“Jack, it’s like this—”

“No. Never mind. Save it.” It was her own fault for trusting Suz with the details this year. But the first quarter had been agony—wasn’t work supposed to get more fulfilling the higher one advanced in one’s career?—and she’d been grateful to have one fewer item on her endless agenda in February.

But now it was coming up on July, and, instead of heading out east with all of the other city dwellers lucky enough to escape the punishing summer temperatures, Jaclyn would be cooling her heels (metaphorically!) in the cesspool that was Manhattan.

“I’ll see what else is available. Neill said he might know of a place still open.”

“Neill wouldn’t know shit from beans, Suz, and you know it. He probably has a bead on some north of highway place with vermin and air mattresses in the hall.”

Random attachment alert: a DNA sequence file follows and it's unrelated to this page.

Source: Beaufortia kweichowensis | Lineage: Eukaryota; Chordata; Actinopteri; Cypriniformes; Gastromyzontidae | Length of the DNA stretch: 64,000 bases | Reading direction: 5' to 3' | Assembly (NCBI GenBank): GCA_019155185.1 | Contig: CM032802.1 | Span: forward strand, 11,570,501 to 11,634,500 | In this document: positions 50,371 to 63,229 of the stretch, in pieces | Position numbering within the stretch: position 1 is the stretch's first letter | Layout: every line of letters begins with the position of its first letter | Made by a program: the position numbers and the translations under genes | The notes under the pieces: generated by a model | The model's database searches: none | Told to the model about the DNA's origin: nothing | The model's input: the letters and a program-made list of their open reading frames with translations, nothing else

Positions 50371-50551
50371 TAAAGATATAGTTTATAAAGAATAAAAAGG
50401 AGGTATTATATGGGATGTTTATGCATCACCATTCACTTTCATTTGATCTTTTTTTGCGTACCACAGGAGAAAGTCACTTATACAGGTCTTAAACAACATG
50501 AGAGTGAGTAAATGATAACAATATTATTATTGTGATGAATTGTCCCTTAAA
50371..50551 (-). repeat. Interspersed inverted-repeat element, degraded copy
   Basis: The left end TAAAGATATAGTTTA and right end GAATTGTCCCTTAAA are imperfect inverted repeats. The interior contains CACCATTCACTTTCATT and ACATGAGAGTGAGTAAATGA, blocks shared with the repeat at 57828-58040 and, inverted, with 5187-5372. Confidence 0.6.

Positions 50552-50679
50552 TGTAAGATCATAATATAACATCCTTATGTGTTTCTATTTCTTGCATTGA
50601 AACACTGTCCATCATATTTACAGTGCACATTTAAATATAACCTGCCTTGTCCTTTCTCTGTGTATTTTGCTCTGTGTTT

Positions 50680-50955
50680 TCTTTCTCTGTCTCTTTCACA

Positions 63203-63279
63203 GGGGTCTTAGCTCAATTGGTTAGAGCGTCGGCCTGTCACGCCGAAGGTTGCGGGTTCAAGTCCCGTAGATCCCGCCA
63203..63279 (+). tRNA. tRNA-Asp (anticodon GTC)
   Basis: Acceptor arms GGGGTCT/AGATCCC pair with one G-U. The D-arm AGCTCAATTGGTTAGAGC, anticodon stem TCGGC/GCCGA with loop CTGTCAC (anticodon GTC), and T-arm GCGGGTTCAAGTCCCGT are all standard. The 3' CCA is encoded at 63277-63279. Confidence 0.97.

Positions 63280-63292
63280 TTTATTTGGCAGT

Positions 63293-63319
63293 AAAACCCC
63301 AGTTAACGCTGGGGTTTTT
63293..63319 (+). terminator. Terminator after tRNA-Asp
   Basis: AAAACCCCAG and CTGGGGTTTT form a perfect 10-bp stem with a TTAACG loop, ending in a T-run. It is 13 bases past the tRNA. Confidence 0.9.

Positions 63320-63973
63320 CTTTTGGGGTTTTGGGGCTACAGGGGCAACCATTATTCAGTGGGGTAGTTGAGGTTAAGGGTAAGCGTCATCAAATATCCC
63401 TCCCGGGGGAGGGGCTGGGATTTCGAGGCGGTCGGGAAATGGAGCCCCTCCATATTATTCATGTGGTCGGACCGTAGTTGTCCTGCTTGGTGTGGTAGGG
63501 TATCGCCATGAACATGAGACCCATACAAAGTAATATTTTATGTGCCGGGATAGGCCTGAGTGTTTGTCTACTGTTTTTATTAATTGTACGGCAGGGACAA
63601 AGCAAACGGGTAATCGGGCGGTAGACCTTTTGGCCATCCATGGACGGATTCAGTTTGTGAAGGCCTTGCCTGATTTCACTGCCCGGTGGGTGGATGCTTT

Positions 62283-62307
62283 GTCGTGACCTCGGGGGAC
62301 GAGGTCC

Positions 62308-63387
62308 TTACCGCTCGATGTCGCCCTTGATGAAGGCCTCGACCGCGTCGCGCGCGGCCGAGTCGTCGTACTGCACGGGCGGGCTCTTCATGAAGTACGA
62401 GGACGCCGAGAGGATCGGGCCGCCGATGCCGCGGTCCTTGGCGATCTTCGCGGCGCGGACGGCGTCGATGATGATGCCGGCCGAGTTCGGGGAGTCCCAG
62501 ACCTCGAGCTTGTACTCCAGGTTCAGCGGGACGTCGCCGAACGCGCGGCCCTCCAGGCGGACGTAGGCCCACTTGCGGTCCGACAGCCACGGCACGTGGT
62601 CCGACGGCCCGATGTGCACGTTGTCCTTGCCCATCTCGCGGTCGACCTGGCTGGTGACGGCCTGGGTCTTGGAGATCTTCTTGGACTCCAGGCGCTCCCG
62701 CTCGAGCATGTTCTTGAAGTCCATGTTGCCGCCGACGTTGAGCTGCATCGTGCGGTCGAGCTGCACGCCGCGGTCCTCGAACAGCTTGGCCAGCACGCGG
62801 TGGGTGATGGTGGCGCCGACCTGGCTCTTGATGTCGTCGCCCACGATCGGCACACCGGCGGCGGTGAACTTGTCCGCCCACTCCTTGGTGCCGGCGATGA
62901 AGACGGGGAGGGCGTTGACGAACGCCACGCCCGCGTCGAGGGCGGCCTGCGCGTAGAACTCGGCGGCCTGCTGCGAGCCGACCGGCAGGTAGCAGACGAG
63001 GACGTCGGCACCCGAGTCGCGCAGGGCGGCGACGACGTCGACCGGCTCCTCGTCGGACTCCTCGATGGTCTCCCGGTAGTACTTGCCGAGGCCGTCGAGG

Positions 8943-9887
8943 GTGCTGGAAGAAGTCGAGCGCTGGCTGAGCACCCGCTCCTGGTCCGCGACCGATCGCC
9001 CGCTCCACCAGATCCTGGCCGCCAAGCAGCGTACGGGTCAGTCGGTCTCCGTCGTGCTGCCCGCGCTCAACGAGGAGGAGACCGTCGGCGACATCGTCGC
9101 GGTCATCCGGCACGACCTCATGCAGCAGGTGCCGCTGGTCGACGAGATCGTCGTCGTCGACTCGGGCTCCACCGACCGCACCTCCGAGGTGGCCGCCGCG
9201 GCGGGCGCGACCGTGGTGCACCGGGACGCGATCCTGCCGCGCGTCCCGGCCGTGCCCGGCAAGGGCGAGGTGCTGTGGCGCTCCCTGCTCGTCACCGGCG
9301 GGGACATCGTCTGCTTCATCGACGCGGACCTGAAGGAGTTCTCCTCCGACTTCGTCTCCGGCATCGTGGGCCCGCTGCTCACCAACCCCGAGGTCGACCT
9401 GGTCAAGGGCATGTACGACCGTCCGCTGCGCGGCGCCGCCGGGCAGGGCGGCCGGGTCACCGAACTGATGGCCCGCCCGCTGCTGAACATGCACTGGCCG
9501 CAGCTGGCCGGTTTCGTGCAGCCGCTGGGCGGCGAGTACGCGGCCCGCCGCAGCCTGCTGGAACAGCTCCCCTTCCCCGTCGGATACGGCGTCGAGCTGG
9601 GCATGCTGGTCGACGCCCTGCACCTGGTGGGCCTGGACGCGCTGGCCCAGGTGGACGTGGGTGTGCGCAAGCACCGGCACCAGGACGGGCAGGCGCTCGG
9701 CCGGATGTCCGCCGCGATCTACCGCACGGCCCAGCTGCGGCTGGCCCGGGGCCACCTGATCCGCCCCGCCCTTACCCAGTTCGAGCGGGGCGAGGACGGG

“You’re such a snob, Jaclyn.”

She pinched the bridge of her nose. Forget killing Susan; Susan was going to be the death of her. “Okay. You might be fine with couch surfing and sharing a bathroom with four strangers and going to gross bars and subsisting on takeout bagels, but I actually work—”

“No fair!”

“You didn’t let me finish,” Jack said evenly. “I actually work while I’m out east, and besides, I’m thirty, and life is too freaking short to spend it wishing you weren’t spending thousands of dollars on a miserable summer share.”

“What if I could get Neill to promise you’d have your own bedroom?”

Oh no, she didn’t like the sound of this. “Susan.”

“And en suite. Your own bedroom and en suite. We can totally lock down this place if you’re in.”

Jaclyn’s pencil went flying across her office. “Are you telling me you purposefully let our beautiful, luxurious Montauk hideaway—with beach access—slip through the cracks because your skeezy boyfriend of the month knows a guy who has a friend who—”

The sniffles got a little more pronounced on the other end, this time of the righteous indignation variety. “Neill and I have been seeing each other since Christmas and you know it!”